A. That’s an Eastern meadowlark singing. [Spectrogram depiction above right.]
Q. Ah, that’s not somebody who lives with me; I knew that. I don’t know the sound, and didn’t know what it was. So it’s different notes…
A. Yes, about five or six notes there, and each one is a little different, but you can pretty easily tell that there are only a few, and you can count them. Whereas if you hear a whole bunch of different notes all jumbled together, that’s what we call a warble. I believe the example for this is a house finch. [Photo from Wikimedia.]
[Sound of house finch’s warble; at 19:37 in recording.]
Q. [Laughter.] A warble, but not from a warbler, but from a house finch.
A. Actually warblers don’t generally warble.
Q. Oh, dear, now I’m confused. [Laughter.] So by just doing those two things, asking those two questions and understanding those two subdivisions within each one—it really right away makes it clearer. And then if you have the book in your hand, the book has sort of these indexes and so forth that help you look at groups of birds that it might be. Is that the idea?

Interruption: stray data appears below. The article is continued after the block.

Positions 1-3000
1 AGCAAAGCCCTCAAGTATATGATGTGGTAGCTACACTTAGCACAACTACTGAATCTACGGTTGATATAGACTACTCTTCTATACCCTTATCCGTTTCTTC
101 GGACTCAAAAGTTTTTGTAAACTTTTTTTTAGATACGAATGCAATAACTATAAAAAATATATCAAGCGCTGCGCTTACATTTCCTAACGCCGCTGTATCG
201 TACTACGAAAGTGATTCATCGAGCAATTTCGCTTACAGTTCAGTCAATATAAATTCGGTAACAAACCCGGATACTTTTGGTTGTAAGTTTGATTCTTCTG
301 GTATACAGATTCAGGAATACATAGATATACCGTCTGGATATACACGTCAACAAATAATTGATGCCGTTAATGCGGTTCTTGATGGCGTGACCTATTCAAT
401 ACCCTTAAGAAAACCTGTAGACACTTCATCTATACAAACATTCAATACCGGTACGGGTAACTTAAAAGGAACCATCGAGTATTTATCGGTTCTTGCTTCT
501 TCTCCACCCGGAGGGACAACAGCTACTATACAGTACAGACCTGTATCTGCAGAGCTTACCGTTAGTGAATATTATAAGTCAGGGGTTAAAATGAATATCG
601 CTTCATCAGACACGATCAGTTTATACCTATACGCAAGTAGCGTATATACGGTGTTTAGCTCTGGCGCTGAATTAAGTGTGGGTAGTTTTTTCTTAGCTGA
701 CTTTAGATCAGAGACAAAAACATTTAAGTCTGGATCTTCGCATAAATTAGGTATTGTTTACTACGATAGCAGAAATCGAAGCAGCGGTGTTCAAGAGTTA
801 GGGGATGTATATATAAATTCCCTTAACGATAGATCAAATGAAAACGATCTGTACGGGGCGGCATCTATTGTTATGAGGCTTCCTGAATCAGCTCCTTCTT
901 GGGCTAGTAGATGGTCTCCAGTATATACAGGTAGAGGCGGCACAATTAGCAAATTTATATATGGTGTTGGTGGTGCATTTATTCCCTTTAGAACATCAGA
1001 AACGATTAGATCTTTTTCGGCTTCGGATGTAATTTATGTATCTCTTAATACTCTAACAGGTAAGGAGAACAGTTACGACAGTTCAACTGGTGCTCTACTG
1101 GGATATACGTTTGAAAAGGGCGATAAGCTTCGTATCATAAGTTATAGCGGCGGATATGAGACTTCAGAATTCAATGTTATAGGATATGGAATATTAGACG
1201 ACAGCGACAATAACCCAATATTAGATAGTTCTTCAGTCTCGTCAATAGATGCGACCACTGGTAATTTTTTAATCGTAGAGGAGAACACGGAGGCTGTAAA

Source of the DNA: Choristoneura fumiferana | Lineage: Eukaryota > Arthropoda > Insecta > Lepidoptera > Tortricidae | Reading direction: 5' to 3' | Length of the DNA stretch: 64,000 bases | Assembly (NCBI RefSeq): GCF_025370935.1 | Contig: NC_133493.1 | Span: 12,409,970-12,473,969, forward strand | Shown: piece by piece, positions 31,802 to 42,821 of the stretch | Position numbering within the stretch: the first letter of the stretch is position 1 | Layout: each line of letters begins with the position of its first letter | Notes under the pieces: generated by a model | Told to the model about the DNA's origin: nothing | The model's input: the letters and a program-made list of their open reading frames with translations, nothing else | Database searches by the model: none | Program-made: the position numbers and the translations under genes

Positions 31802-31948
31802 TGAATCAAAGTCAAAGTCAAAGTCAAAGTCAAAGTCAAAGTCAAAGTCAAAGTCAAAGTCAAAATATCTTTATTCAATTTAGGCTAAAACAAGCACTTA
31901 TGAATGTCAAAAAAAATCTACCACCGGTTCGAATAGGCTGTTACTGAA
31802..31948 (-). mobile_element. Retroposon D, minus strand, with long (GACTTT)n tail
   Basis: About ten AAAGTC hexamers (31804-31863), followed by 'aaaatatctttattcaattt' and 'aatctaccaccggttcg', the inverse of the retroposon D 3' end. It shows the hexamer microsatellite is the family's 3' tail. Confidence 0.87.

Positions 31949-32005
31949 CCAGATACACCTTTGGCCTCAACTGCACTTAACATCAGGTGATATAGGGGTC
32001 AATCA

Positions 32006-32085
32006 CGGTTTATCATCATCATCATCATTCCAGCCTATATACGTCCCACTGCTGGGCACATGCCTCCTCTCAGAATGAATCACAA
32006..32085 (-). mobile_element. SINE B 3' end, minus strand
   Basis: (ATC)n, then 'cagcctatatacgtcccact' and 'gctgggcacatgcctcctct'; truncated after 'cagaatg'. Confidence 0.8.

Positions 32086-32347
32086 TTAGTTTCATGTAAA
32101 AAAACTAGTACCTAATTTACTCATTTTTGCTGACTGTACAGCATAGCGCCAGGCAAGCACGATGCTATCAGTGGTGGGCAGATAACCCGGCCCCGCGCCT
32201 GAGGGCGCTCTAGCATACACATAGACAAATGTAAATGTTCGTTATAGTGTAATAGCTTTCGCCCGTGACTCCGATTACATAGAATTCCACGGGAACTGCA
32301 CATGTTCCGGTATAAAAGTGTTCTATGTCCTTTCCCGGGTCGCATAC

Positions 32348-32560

A. Yes, so every sound in the book is listed in the index, in a group of all the sounds that are similar to it. You can look up any sound you want. If you hear something that sounds kind of like a titmouse, and you’re not sure what else it might be, then you can go look up titmouse, and the titmouse song, and it will give you a list of all the other birds that sound similar. Then you can go to the website, and instead of having to navigate through 5,000 sound files, you can narrow it down to the ones it’s likely to be.
Q. Since I’m getting all this advice, where else besides PetersonBirdSounds dot com, and the book, what other things online shall we use? I’ve seen you refer to Xeno-canto dot org, where a lot of people interested in bird sounds share things.
A. Xeno-canto dot org is a place where people can upload bird songs that they have recorded. Right now I think they have something like 9,700 species represented—it’s something like over 95 percent of all the birds in the world are on Xeno-canto right now. You can just type in a bird, and listen to it—hear all the recordings that anybody has uploaded from all over the world.